• Canoers

    Ozark

    National Scenic Riverways Missouri

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  • Big Spring area will be closed Nov 8 & 9 and Dec 12 - 14

    The Big Spring area will be temporarily closed to ensure public safety during the Wounded Warrior managed hunt November 8-9 and the managed archery hunt December 12-14.

Mammals

Photo of a white tailed deer

Missouri Department of Conservation Photo

Fifty eight species of mammals call Ozark National Scenic Riverways home. They range in size from white tailed deer and black bear to shrews and moles. Deer are abundant and are the most popular game animal.

Bears are rare, but sightings increase each year. To date there have been no bear - human conflicts. There are consistent reports of mountain lions or cougars (locally called "panthers") in the area. The sightings are believed to be legitimate but it is not known if the animals are escaped pets or if they are a wild population, possibly spreading from Texas. Small mammals such as mice, chipmunks and squirrels play an important part in forest ecosystems. They speed decomposition, aerate the soil and provide food for larger predators such as bobcats, coyotes, and birds of prey.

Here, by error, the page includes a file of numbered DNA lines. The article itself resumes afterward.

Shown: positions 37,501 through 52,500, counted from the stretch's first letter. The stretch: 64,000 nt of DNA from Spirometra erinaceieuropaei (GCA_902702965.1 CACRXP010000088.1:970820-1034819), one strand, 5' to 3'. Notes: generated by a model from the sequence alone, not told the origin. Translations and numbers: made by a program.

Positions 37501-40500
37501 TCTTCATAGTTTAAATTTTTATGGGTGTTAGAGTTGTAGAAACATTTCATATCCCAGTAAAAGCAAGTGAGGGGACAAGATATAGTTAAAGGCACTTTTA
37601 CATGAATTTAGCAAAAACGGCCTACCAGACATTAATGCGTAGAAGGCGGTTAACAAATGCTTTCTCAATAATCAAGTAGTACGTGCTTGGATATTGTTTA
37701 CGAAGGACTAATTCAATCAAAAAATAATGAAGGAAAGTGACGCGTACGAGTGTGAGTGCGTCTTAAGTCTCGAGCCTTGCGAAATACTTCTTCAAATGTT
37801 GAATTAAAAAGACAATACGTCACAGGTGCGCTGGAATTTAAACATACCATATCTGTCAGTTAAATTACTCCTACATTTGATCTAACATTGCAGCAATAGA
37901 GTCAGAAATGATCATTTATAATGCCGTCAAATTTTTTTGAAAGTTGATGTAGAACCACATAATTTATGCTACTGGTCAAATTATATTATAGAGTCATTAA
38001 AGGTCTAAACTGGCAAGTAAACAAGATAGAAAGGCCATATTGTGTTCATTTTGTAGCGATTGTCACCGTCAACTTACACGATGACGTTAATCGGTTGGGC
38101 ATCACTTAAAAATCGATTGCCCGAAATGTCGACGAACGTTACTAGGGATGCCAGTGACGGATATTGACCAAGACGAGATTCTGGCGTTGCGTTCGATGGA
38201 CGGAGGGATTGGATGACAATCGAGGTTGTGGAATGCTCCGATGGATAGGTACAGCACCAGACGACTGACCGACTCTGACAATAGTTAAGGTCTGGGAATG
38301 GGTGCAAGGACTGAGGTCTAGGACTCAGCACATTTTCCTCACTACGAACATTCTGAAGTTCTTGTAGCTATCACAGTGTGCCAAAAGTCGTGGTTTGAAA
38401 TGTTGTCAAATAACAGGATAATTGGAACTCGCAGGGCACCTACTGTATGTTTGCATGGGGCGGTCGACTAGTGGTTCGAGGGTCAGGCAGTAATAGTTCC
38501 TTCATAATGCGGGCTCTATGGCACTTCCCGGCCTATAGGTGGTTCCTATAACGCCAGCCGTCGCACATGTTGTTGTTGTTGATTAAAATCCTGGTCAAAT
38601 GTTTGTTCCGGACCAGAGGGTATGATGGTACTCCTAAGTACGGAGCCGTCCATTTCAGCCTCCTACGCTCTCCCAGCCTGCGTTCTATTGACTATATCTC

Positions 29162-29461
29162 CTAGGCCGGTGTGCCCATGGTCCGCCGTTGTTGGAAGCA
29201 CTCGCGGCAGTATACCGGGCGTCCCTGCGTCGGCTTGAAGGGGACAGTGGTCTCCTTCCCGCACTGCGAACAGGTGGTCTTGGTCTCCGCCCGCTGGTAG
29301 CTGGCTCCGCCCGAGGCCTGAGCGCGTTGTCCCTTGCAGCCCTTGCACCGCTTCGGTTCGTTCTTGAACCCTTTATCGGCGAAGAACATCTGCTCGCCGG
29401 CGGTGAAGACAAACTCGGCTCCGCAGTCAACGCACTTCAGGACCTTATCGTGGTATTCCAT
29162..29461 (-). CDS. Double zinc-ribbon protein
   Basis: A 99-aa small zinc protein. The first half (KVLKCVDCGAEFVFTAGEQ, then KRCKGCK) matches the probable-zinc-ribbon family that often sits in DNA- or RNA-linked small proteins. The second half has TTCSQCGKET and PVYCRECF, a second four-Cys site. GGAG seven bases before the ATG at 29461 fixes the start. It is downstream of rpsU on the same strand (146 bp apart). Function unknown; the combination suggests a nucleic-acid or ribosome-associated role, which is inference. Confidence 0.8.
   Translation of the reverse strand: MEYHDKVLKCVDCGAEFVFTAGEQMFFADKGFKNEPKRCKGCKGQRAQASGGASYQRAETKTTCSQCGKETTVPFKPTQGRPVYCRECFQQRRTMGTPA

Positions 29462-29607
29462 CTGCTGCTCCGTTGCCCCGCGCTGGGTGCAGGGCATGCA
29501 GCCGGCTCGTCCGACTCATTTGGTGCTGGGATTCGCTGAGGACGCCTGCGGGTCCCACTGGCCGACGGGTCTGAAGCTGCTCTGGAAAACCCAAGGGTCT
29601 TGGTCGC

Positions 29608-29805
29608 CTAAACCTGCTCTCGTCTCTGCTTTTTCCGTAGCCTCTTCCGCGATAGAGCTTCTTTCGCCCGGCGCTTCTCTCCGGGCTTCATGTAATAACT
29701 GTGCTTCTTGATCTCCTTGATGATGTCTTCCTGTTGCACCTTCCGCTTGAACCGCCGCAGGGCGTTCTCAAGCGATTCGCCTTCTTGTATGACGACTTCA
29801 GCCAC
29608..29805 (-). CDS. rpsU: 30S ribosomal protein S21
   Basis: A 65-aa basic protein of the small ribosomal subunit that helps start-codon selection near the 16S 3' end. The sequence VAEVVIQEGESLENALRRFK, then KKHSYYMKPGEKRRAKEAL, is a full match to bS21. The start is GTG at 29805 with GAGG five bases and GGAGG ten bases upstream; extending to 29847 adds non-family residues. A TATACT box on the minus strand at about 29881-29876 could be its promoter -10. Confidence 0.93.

Otters, mink, beaver and muskrat are all found in park waters. These furbearers may be trapped in season. Otters were re-introduced by the Missouri department of Conservation and are re-establishing themselves as aquatic predators.

The park's many caves provide hibernation places for many bat species. The park is considered to be one of the last centers of abundance for the endangered grey bat. Unlike most bats, the grey bat and the Indiana bat raise their young in caves during the summer. Bats across America are being threatened by a disease called White Nose Syndrome. To protect bats from disturbance during this perilous time, all caves in the park, except Round Spring and Devils Well, are closed. For more information on bats, please

click.

Did You Know?

Fall color paints a glade bright red.

Ozark National Scenic Riverways' glades are rocky, desert-like area on hilltops. Kept open by periodic fires, they are home to collared lizards, tarantulas, scorpions, cacti and other species more typical of the desert southwest. More at www.nps.gov/ozar More...